“WHY, OF COURSE, the people don’t want to go to war. But, voice or no voice, the people can always be brought to the bidding of the leaders.... All you have to do is tell them they are being attacked and denounce the pacifists for lack of patriotism and exposing the country to danger. It works the same way in any country.”

No, those are not the words of some Berkeley professor or Fabian socialist in Tony Blair’s party. That is a quote from Hermann Goering, the Nazi air marshal, during his interrogation at the Nuremberg war crimes trials. While the propaganda Goering referenced is far beyond anything perpetrated by a Western democracy since the 19th century, propaganda itself, dressed in more acceptable clothing, lives on.
posted by A.Q. at 9:40 AM
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Tuesday, July 15, 2003. *
All Hail the National Security State
Thank God these outrages against liberty and the very idea of a transparent formalized legal code are only being visited upon Saddam-loving Islamofascist terrorist rag heads. They deserve it, right? If you can't prove their guilt in open court, relocate to a closed venue. Failing that, disappear 'em to Gitmo! From Newsday:
Setting the stage for an unprecedented legal confrontation between national security and a defendant's fair-trial rights, the Justice Department yesterday formally refused to obey a federal judge's order to produce an al-Qaida terror suspect for questioning in the Zacarias Moussaoui case.

...

[U.S. District Judge Leonie] Brinkema earlier this year ordered that Moussaoui should be allowed to question [Ramsi] Binalshibh. Binalshibh has reportedly said Moussaoui wasn't part of the Sept. 11 plot. Prosecutors appealed, but the Fourth Circuit ruled last month that the appeal was premature.

Yesterday's filing sets the stage for Brinkema to impose sanctions on the government for noncompliance. Prosecutors yesterday conceded that she would probably dismiss the prosecution, but she could take lesser steps, such as limiting the evidence prosecutors can introduce or taking the death penalty out of the case.

At that point, the government is likely to appeal again. If it loses, experts say, Moussaoui will probably be transferred to a military tribunal for trial, or held without trial as an enemy combatant.
Cue the Instapundit freedom brigade to sputter several screens of ill informed justification.
posted by Grady at 6:45 AM
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Saturday, July 12, 2003. *
There was a picture on the front page of the New York Times on Tuesday, July 8. It showed several American soldiers in Iraq sitting in utter dejection as they were informed by their battalion commander that none of them were going home anytime soon, and no one knew exactly when they were going home at all. PFC Harrison Grimes sat in the center of this photo with his chin in his hand, staring at ground that was thousands of miles from his family and friends. A soldier caught in the picture just over PFC Grimes' shoulder had a look on his face that could break rocks.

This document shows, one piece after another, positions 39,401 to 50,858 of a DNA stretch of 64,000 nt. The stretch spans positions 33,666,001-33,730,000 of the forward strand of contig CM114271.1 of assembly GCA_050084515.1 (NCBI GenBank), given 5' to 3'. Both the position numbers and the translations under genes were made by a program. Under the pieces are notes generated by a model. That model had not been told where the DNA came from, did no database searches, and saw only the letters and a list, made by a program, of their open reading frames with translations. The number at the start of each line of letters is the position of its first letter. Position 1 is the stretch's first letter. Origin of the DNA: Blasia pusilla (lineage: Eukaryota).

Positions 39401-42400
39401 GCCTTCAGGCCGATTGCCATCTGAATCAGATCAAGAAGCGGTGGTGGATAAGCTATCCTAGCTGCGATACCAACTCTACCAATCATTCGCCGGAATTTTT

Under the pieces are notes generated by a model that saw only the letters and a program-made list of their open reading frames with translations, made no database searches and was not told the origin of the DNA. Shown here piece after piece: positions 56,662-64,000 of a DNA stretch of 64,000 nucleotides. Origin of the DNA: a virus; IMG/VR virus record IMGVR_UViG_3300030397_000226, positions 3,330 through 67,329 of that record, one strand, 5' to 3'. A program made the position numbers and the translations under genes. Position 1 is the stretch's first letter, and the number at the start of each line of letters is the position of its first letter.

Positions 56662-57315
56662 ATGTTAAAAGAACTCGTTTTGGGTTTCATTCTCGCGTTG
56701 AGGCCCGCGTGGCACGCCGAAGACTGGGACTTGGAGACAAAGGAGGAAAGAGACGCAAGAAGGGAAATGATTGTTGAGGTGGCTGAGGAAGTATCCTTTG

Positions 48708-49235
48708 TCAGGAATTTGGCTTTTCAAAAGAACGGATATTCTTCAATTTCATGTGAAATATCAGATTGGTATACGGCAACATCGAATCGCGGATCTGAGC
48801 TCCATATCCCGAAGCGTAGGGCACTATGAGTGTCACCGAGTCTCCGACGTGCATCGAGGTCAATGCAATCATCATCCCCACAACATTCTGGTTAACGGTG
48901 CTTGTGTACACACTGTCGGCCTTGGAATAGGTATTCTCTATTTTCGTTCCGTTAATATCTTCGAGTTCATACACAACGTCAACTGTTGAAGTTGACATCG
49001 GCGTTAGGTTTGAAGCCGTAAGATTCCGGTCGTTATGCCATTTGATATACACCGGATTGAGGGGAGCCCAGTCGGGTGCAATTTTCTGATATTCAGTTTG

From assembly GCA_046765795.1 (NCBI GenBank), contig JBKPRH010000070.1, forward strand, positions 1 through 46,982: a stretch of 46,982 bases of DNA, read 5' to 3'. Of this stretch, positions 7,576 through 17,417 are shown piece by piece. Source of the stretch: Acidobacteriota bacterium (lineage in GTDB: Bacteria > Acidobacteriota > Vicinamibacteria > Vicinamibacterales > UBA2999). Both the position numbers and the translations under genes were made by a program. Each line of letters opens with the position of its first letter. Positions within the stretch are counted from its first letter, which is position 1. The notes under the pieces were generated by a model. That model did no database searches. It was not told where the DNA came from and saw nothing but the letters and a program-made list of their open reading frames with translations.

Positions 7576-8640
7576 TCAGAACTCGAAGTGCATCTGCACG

212 of PFC Grimes' fellow soldiers have died in Iraq, and 1,044 more have been wounded. The war created chaos in the cities, and it seems clear now that very little in the way of preparation was made to address the fact that invasion leads to social bedlam, not to mention a lot of shooting. Last Sunday, CNN's Judy Woodruff showed a clip of a Sergeant Charles Pollard, who said, "All we are here is potential people to be killed and sitting ducks." [more]


Yes, it's not exactly as if there's a fair fight going on there, is there? When your back is turned, somebody walks up to you on a bridge and shoots your brains out. You're standing in the unbelievable heat fantasizing about going home and somebody snipes you from afar. You become a victim of the classic drive-by while manning a checkpoint. You lay in the sand bleeding to death while somewhere, the unelected leader of your country, fresh from watching war movies and having never been in a war situation himself--in fact, after having been AWOL for a year from the frickin' National Guard in Texas--chest puffed up with two beady eyes peering out from behind a face which doesn't see many books, says, "Bring 'em on." Meaning the aforementioned hidden snipers, the driveby shooters and the while your back is turned gangster-style killers--that's who he's talking to. Not 'bring it on' within a ring, where there are rules. No, bring on the indefensible attacks. Bring on the indefensible slaughtering of American troops. 'Cuz there's more soldiers where they came from. But mostly because that unelected shit-for-brains doesn't know jack shit about the real world. His pampers are pampered.